Looking back at the beginning of my career, the first financial mistake I made in my career was when I bought my sports car.
Even worse was I was given advice by people older than me not to buy a car first, but to continue living with my parents and to save up for a house.
But being a 22 year old kid and graduating from the police academy a few months prior, I thought I knew everything in the world. And honestly, the monthly payments of the sports car did not really affect me until I bought my first house.
When I bought my first house, I was still able to afford the month payments for the car, which was approximately $650 a month. But adding the house payment, the insurance, utilities bills, and all the new future I had to buy, the bills were quickly adding up. On top of that, I was paying $60 every 3-4 days for gas (premium gas and during the time gas prices were $4-5) because I had to drive an hour to work and back.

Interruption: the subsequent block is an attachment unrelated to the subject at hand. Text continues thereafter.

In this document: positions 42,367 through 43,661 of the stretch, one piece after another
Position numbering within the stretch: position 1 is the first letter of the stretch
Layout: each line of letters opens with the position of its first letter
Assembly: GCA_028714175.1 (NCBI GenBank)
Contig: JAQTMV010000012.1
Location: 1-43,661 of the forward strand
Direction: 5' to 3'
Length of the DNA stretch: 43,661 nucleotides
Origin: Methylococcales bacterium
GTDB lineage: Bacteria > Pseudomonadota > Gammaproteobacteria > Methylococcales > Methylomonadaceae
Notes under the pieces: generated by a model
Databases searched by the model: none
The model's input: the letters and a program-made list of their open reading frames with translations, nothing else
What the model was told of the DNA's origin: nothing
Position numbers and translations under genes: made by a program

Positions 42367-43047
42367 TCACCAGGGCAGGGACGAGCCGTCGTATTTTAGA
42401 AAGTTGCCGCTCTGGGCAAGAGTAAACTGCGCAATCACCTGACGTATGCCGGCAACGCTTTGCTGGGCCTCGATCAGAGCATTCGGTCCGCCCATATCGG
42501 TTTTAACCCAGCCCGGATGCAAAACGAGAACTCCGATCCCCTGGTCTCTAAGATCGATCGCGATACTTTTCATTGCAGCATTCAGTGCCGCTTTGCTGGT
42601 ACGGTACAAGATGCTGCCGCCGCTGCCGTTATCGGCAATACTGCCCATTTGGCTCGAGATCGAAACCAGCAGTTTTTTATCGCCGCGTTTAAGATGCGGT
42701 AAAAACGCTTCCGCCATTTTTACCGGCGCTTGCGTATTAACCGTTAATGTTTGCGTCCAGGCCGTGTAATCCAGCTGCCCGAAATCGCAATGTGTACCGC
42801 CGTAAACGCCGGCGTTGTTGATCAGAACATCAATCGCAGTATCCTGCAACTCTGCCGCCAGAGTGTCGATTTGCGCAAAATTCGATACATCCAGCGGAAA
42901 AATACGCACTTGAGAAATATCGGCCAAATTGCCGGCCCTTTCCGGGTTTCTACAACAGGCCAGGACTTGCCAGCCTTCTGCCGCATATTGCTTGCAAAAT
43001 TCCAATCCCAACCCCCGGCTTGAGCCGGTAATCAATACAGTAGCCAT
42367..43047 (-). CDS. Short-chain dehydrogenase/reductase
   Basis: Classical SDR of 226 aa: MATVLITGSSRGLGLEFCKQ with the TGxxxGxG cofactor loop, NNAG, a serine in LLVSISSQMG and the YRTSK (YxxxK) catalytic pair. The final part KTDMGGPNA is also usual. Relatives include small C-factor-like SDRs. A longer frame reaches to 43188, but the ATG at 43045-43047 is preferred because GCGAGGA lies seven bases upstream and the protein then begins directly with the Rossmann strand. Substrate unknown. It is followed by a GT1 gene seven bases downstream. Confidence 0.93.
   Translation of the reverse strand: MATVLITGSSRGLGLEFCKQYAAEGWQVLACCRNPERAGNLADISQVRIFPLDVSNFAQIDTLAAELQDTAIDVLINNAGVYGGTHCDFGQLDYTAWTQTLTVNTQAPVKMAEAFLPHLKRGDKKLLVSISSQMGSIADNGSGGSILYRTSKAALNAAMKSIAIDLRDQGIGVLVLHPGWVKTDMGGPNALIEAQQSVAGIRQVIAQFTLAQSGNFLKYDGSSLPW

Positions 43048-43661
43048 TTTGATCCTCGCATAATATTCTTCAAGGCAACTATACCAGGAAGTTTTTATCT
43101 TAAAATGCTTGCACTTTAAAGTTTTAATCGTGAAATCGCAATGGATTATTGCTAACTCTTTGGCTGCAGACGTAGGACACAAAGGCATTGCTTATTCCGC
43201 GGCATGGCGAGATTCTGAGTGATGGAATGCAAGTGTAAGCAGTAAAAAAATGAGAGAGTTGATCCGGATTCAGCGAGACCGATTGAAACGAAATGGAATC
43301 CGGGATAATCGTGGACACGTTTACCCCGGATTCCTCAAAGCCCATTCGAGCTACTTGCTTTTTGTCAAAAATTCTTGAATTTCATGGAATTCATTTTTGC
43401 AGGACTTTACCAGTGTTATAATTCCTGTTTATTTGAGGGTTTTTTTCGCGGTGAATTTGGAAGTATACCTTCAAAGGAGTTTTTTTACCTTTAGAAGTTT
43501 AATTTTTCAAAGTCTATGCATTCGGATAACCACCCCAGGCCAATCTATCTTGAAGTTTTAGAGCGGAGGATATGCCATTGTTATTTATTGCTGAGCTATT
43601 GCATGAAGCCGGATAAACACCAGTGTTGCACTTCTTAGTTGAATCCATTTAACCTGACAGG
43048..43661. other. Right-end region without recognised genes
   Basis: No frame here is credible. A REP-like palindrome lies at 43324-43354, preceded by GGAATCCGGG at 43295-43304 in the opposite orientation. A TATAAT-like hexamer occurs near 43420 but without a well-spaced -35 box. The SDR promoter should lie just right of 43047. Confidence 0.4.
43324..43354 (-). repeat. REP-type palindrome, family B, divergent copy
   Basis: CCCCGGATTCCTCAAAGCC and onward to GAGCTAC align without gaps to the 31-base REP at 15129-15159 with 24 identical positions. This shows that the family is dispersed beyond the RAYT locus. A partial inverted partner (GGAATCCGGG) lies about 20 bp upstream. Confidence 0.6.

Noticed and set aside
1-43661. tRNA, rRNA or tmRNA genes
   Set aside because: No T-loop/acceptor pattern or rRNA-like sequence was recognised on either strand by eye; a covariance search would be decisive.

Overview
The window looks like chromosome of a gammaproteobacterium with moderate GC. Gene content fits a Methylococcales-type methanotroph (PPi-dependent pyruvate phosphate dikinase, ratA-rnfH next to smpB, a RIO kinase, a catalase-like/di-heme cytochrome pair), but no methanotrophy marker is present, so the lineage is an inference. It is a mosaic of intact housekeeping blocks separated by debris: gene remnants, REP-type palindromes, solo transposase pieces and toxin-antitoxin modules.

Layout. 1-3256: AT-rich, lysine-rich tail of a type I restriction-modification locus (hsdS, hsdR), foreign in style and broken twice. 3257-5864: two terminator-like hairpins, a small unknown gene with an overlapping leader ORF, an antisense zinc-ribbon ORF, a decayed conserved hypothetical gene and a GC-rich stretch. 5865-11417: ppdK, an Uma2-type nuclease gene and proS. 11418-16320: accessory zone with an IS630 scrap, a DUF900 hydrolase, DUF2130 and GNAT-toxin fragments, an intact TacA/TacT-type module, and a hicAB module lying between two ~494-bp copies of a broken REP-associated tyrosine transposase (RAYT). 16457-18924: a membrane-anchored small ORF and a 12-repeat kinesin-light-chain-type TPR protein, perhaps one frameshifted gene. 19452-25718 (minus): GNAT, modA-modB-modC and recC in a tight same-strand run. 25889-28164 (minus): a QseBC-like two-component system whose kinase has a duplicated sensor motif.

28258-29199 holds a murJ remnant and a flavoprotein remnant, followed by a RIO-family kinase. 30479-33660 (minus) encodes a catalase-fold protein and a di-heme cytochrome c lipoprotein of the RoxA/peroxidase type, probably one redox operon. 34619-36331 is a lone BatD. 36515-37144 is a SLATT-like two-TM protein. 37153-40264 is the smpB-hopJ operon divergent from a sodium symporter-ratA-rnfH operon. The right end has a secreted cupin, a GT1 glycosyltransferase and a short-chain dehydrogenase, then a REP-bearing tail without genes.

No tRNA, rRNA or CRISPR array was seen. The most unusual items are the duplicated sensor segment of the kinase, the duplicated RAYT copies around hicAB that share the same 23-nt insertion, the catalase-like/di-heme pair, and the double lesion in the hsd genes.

At the time I was able to afford all my bills because there was plenty of overtime around. And as a first responder, majority of us like overtime.
I did not see my sports car as a liable until it started to have mechanical problems. One time my car would not start because rats chewed the wires. I needed new tires on my car and my car was not able to rotate the tires because the front and back had different sizes.
I finally decided to trade in my sports car for a more gas friendly sedan in March of 2015. My monthly payments went down from $650 to approximately $350. My gas expenses went down from $60 every 3-4 days to $30 every 3-4 days.
I was saving approximately $540 a month! That is a lot of saving right there!
I wish I learned about financial independence, investing, and saving after trading in my car, but I did not.
Whenever I see a young police officer starting their career in law enforcement, I ask them what their goals are in the department. After they tell me their goals, I ask them what their goals are in their personal life. It is funny to hear majority of them give the same answer I did, which was to buy a new car.
I always try to give them my advice regarding finances and investment. I told them the bare minimum they should do is put 4% into their retirement plan to get the company match, live below their means, and save up to put 20% down on a house before buying a car.
I can give all the advice I want, but I learned some people do not like to talk about money and always dreamed about that dream car when they could afford it.